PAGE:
This new book interview with the poor brings us the pope in simplicity and honesty.
Did you know? Pope Francis’ favorite poem is a poem by a 19th-century French poet, Paul Verlaine. And his first big disappointment as a child was realizing that his father didn’t own all the cars in Buenos Aires. In his book of questions and answers with poor people from all over the world (“Des pauvres au pape, du pape au monde,” to be published in French on April 1, 2022), he offers spontaneous insights into himself and his life. Here is a selection.
On the pope’s tastes
His favorite poem
You know, I have a melancholic side. And I love to repeat to myself a French poem that reflects my heart when it is melancholy. It is by Verlaine: “The long sobs of the autumn violins wound my heart with a monotonous languor …” There is another French poet I love very much, and that’s Baudelaire, and his Fleurs du mal.
His favorite book
I love the classics. And among them, my favorite is surely the Aeneid. I’ve also read many modern authors. But the classics have shaped me more.
The music that soothes him
For me, what soothes me, what “de-energizes” me and what calms me, is listening to music. And more precisely Wagner.
His favorite saint
St. Therese of Lisieux.
His current diet
Until three years ago, I ate everything. Now, unfortunately, I have a serious intestinal complication, acute diverticulitis, and I have to eat boiled rice, boiled potatoes, grilled fish or chicken. Plain, plain, plain …
The color of his pants
Two days after I was elected, someone said to me, “Holy Father, you must wear white pants.” I replied, “I’m not an ice cream vendor!”
His method of learning German
You’ve reminded me of those books for learning languages that were called “Assimil.” […] That’s how I started to study German, and that’s how you open the door to new languages.
What makes him uncomfortable
When people start singing my praises, I feel uncomfortable, because I know it’s not the truth.
What suits me is closeness to the people, so they don’t have to make me a kind of deity or worship me.
On the pope’s past
His first big disappointment
I remember as if it were yesterday my first disillusionment with my father, or at least the first one I can remember. I was about five or six years old. My father had taken me to the clinic for a tonsil operation. (In those days, the nurse would take you, sit you down, hold you still, put something between your teeth to keep you from closing your mouth, and with a pair of scissors, snip! It was as I’m telling you. There was blood everywhere. They didn’t even give you time to scream, they brought you an ice cream, and with the ice cream you forgot everything!)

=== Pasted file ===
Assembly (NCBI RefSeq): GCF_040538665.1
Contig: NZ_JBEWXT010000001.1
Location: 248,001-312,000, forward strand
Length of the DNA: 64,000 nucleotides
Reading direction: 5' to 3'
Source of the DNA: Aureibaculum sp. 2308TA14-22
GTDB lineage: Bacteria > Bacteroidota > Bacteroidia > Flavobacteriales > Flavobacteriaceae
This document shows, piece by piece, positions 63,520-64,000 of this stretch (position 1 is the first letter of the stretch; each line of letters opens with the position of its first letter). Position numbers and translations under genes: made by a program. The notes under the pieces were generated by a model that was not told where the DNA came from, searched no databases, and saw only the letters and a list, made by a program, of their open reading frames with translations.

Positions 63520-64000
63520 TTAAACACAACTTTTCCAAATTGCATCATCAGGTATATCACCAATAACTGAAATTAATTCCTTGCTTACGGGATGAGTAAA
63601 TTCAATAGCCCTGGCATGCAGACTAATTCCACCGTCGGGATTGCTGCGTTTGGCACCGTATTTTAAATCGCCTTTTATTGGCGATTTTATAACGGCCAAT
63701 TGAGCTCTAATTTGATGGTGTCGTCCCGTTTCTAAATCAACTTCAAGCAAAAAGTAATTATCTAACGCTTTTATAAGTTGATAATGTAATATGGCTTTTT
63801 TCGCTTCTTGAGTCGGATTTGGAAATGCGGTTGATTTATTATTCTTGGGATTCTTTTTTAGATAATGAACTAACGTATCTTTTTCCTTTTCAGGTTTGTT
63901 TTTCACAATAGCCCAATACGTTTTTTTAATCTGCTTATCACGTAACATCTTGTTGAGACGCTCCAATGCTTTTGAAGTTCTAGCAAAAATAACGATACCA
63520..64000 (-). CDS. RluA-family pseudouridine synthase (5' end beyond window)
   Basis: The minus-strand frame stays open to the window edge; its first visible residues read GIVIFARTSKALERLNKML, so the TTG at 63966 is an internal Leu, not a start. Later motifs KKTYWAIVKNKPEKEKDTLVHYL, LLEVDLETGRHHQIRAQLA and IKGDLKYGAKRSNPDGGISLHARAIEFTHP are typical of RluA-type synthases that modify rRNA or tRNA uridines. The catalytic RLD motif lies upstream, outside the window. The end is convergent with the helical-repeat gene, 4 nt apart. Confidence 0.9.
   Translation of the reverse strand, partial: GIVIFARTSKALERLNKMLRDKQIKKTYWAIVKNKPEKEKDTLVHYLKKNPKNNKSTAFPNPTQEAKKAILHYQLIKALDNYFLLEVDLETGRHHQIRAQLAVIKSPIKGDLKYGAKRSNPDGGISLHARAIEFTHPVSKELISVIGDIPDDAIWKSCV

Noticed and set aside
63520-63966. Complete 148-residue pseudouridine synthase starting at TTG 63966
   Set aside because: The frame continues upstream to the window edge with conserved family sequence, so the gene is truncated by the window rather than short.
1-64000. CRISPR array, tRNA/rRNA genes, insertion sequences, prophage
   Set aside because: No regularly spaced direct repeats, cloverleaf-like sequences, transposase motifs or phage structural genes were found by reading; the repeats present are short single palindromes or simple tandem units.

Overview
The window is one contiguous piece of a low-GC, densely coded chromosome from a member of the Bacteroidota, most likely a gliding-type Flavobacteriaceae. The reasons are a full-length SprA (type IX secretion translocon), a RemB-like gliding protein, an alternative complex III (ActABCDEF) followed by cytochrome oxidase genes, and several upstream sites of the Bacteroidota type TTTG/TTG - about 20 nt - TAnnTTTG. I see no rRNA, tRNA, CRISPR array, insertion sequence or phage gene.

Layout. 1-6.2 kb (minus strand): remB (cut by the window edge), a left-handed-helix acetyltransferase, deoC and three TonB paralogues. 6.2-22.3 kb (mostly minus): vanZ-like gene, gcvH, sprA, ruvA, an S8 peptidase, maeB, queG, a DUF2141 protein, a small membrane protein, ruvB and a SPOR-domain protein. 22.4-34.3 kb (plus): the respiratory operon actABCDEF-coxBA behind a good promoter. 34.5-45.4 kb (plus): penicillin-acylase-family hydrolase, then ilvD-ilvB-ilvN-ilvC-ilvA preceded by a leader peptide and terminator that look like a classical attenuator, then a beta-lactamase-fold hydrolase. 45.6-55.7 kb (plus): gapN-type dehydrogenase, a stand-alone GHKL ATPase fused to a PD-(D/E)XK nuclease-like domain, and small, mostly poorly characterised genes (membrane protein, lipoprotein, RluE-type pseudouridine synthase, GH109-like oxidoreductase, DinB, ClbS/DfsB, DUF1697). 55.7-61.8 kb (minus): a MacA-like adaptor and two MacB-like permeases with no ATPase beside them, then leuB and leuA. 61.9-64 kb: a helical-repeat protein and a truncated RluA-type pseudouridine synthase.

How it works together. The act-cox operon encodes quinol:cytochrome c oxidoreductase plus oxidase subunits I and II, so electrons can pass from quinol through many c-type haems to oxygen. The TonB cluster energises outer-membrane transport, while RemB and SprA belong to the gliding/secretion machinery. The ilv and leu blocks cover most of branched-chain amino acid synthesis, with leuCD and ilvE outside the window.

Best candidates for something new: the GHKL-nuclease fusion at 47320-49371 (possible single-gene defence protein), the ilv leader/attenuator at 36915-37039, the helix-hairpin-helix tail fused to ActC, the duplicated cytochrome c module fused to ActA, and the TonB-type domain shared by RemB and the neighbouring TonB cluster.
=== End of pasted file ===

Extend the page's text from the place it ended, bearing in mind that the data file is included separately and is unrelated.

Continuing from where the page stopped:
When we got out of the clinic, my dad called a cab to go home. When we arrived, he paid the driver. I was amazed! I couldn’t talk because I was in so much pain, and I had to eat my ice cream to ease the pain. But two days later, when I could talk again, the first thing I said to my dad was, “Why did you pay the driver?” He explained the man’s job to me. I couldn’t believe my ears: “How? Isn’t that car yours?” In my idealization of my father, I was convinced that he owned every car in town, and it was my first disappointment to learn that this was not the case.
His car accident
I had driven to a city 155 miles from Buenos Aires, a five-hour drive, for a priestly ordination. I went to that ordination, and when it was over, I said to myself, “I’m not going to eat on the spot because it’s going to put me to sleep.” And I left. As I was driving, it started to rain and at one point the car skidded. I was 50-something, and I thought, “When my car registration expires, I’m not renewing it.” Because it seemed to me that this accident was a sign.
It was not that I thought I could no longer believe in God, but it did indeed occur to me to ask, “Where is God?” It was a difficult, dark experience. Everything seemed to go dark. This probably happened to me at the time of my exile from Buenos Aires, in Germany, and then in Cordoba, Argentina. Very difficult moments, yes, very dark. […] I felt bad. I prayed, I put myself in God’s hands, I asked for forgiveness, I let myself be helped.
On the pope’s spiritual life
Devotion to his guardian angel
Angel of God who is my guardian
Eternal piety has recommended me to you
Help me, save me, and bring me eternal life (Ed. note – probably the traditional prayer to the Guardian Angel, modified by translation)
His main faults
I’m a hothead. How can I call it? Impatient … I sometimes answer too quickly. I sometimes have the thought I was superior to others. I have sometimes not had the patience to wait. And these are all faults that are related to a feeling of self-sufficiency, which is a very bitter, very ugly root that I have to watch over all the time.
I go to confession with Fr. Manuel, a Franciscan, who called me today. Every two weeks he calls me and says, “Two weeks have passed.” Then he comes, and he hears my confession. His name is Manuel Blanco, and he’s Spanish. He is the superior of one of the Franciscan communities in Rome.
A question he asks himself in the evening
When I pray in the evening and I try to examine my conscience, to see what happened during the day, how I lived it, one question always comes back to me: Did I live it with dignity? And when we speak of dignity, we mean a sense of reality, humility, and need for others.
His greatest desire as pope
I would say spontaneously: to be a good priest.